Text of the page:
Foam Rolling and Stretching Advice
What should I do before physical activity?
Should I stretch or foam roll?
What is the difference?
Some people are unsure of what things should be done as a warm-up, how to cool down correctly, what should be done on recovery days and what to even do at all when it comes to foam rolling or stretching.
Carys Margetts explains what each of these are and advises which is best to do and when…
Foam rolling is a form of self-massage which uses a deep compression element to roll muscular structures. It is used to target areas of muscular tension which could be causing pain, restricted range of movement, restricted flexibility or muscular imbalances. There are different pieces of equipment that can be used for self-massage such as, foam rollers, trigger balls, self-massage stick and more.
If our muscles aren’t taken care of, we experience aches and pains and expose ourselves to more injuries. It has been proven with research and science that using self-massage tools can help with this, giving the body that extra boost needed to achieve optimal tissue health.
The benefits of foam rolling are;
- Help relive muscular tension and adhesions formed
- Improve muscle tensile flexibility
- Reduces scar tissue and trigger points
- Improve range of movement
- Aid muscular and joint circulation creating healthy blood flow
- Soften muscle fibres
- Stimulate muscle tissues ready for activity
It is advised by professionals to spend at least 30-60 seconds around each area but if areas need more attention, the time should be increased.
A study from The Jounal of Strength and Conditioning Research found that foam rolling for just a minute/60 seconds in a focused area improves the range of motion of a joint.
Pre-and post event foam rolling
The benefits of foam rolling can be utilised pre-and post-activity.
Foam rolling before an event or workout will aid your warm up by increasing the blood flow to the muscles and lengthening the muscular fibres creating healthy circulation in preparation to your activity.
Post-activity is just as beneficial as the increased blood flow will encourage nutrients to the muscles which can enhance recovery.
A study in the Medicine & Science in Sports & Exercise discovered that rolling after an intense workout can relieve soreness over the following two days.
The benefits of stretching and foam rolling over lap, but the main focus of stretching is to elongate the muscles to help improve range of movement. An increase in range of movement leads to increased flexibility, which in theory will reduce the risk of potential injuries. Training with full range of movement and good flexibility means your body has better quality during movement patterns.
There are two different types of stretching; dynamic and static, this can be confusing to some.
A dynamic stretch, involves stretching with movement and will take a joint through a range of mobility. Whereas static stretching, is stationary and involves holding a position to feel a stretch. Both types provide different benefits.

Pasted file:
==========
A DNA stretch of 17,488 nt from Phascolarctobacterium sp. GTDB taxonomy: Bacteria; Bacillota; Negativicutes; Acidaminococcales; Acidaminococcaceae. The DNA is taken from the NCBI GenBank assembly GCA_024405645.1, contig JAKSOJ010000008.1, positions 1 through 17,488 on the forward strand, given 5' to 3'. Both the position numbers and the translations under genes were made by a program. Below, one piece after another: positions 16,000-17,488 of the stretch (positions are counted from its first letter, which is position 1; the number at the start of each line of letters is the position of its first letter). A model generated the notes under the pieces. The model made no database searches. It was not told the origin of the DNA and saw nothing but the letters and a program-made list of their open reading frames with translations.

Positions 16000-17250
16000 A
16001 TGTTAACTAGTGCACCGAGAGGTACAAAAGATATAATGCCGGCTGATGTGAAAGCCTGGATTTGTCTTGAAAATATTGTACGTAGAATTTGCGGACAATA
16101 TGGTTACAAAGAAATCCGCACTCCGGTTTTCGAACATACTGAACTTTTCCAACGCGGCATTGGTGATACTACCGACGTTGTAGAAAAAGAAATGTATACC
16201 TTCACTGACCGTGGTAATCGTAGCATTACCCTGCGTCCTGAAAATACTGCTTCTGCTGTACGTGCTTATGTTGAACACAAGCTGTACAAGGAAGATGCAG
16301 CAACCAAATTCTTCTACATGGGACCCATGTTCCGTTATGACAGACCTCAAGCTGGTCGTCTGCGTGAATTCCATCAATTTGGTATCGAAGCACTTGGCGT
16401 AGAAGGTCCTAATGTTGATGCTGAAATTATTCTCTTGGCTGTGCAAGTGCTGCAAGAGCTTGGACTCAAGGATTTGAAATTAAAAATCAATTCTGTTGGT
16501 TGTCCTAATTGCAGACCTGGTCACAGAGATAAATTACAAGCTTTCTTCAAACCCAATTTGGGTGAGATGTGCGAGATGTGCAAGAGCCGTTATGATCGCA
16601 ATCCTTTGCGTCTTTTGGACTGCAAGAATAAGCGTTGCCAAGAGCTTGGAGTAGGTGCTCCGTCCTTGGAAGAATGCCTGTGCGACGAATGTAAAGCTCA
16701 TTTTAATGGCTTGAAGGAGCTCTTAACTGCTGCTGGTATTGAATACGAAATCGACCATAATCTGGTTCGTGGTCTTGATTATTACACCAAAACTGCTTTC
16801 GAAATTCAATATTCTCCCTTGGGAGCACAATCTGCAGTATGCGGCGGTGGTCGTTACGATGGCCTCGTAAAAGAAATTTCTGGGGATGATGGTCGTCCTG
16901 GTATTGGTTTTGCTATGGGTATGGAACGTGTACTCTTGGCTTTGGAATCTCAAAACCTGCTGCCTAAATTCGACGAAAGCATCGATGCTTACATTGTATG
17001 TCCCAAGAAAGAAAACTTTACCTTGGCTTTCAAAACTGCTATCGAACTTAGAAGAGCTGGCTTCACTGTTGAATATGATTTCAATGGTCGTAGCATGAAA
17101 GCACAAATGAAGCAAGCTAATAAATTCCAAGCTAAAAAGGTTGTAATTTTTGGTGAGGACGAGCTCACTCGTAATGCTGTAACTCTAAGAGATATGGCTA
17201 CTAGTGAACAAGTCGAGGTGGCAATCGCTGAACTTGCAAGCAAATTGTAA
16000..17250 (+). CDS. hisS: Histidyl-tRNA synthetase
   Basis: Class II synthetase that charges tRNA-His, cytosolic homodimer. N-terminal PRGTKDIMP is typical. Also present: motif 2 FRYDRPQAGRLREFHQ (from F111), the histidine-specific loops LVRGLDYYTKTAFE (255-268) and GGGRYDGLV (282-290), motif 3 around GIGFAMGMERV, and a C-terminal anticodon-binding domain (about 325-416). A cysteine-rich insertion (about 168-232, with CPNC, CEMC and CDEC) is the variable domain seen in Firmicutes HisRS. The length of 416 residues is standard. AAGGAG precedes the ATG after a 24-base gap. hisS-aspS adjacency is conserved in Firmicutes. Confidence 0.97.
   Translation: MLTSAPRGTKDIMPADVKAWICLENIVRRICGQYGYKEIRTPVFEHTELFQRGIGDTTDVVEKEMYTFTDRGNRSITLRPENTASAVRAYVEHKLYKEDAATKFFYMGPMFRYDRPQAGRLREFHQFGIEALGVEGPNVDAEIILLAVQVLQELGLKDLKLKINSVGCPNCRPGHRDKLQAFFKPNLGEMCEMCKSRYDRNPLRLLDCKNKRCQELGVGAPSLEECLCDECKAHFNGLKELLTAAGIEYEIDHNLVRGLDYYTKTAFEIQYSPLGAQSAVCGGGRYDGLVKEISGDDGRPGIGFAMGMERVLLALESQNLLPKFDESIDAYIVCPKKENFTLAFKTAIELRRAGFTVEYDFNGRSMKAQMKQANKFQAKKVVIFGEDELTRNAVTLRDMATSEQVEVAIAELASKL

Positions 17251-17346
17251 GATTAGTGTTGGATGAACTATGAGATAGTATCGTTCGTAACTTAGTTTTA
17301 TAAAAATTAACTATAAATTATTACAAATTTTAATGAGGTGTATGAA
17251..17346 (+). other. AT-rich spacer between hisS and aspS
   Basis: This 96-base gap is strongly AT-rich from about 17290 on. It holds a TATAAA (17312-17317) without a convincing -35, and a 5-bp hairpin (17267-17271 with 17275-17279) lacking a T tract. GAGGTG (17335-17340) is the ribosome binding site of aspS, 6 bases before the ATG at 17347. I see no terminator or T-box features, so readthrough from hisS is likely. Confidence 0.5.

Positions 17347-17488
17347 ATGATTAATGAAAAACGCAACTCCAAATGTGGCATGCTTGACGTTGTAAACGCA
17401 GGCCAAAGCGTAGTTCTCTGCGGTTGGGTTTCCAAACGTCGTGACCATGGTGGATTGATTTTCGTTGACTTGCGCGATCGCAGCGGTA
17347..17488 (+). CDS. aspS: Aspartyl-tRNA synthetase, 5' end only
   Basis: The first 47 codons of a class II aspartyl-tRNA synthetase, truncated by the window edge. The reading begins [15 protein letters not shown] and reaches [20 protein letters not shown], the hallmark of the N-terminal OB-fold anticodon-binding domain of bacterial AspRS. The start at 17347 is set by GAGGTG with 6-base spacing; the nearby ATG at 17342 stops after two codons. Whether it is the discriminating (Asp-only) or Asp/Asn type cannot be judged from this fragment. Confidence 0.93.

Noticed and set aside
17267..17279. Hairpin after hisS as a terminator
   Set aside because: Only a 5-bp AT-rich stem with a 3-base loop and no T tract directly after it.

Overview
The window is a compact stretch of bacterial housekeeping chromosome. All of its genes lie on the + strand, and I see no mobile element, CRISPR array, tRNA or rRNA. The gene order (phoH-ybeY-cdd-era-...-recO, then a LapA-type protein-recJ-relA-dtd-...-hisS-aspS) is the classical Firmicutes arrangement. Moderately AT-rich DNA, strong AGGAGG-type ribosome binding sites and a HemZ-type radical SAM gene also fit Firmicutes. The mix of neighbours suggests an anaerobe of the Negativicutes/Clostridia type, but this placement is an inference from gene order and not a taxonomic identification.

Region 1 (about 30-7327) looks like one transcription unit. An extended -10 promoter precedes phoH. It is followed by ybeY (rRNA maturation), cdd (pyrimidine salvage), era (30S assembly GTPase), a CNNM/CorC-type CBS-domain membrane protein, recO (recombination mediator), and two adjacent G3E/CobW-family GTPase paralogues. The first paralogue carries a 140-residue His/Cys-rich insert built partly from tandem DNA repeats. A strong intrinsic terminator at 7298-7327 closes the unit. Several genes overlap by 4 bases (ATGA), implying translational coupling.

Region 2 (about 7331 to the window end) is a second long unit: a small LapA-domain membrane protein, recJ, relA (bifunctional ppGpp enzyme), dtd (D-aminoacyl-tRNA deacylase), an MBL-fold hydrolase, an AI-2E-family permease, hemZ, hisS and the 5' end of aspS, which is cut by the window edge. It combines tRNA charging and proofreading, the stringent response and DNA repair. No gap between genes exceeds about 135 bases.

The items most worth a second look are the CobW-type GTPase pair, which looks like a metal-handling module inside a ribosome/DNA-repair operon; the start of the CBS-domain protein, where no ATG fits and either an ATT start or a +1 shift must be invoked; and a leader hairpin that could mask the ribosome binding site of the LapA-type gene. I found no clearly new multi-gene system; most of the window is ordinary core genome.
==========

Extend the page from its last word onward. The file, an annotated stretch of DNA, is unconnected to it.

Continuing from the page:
Pre workout stretching
Dynamic stretching is highly recommended before activity as it will increase the body temperature, heart rate and gradually prepares the body for the workout, therefore preparing the muscles more effectively. Sometimes they can also mimic sports specific movements involved in the activity you are preparing for.
Dynamic stretches create a brain-body connection and fire the nervous system ready for your workout.
Isolated specific static stretches are ideal to help elongate muscles but should be done in conjunction with dynamic stretches, creating a more effective preparation for your activity
The ideal times for stretching before a workout should be around 10 minutes, but this is always dependant on the activity you are preparing for.
Post Activity Stretching
This is when static stretching is more beneficial. The body is warm, circulation is good and muscles have been through a full workout. Muscles will build muscular tension, adhesions and lactic acid during training so post-training, this shouldn’t be ignored. Ideally you should focus on the muscle groups that have just been targeted during the workout but if your unsure then focus on all the major muscles groups.
Suggested timing for post workout static stretching is again, 10 minutes, holding stretches between 20 and 30 seconds.
So, Foam Rolling vs Stretching…
Both foam rolling and stretching are beneficial as active individuals whatever your sport, combining all of them together creates the perfect scenario.
Foam rolling pre-and post-activity.
Dynamic stretching before a workout and static stretching after activity.
Adding these into your fitness routine, will make a huge difference to your performance and make a noticeable difference to your muscles mobility.
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